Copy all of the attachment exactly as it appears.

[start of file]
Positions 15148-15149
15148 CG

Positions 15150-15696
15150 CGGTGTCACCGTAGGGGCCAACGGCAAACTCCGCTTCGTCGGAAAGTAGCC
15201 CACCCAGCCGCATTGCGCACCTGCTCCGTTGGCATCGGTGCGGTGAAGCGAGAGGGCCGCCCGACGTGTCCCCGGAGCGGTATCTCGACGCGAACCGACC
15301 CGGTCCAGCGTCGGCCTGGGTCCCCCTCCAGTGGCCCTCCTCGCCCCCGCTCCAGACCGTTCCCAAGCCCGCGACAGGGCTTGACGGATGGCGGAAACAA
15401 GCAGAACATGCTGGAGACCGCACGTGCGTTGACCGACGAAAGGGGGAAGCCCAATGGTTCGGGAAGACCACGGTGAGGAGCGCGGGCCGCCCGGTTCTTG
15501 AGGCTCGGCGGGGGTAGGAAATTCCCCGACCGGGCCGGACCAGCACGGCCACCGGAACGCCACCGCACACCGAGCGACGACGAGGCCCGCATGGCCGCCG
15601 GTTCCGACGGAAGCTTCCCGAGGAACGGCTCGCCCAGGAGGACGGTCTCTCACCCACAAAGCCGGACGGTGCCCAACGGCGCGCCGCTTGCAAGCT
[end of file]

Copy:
Positions 15148-15149
15148 CG

Positions 15150-15696
15150 CGGTGTCACCGTAGGGGCCAACGGCAAACTCCGCTTCGTCGGAAAGTAGCC
15201 CACCCAGCCGCATTGCGCACCTGCTCCGTTGGCATCGGTGCGGTGAAGCGAGAGGGCCGCCCGACGTGTCCCCGGAGCGGTATCTCGACGCGAACCGACC
15301 CGGTCCAGCGTCGGCCTGGGTCCCCCTCCAGTGGCCCTCCTCGCCCCCGCTCCAGACCGTTCCCAAGCCCGCGACAGGGCTTGACGGATGGCGGAAACAA
15401 GCAGAACATGCTGGAGACCGCACGTGCGTTGACCGACGAAAGGGGGAAGCCCAATGGTTCGGGAAGACCACGGTGAGGAGCGCGGGCCGCCCGGTTCTTG
15501 AGGCTCGGCGGGGGTAGGAAATTCCCCGACCGGGCCGGACCAGCACGGCCACCGGAACGCCACCGCACACCGAGCGACGACGAGGCCCGCATGGCCGCCG
15601 GTTCCGACGGAAGCTTCCCGAGGAACGGCTCGCCCAGGAGGACGGTCTCTCACCCACAAAGCCGGACGGTGCCCAACGGCGCGCCGCTTGCAAGCT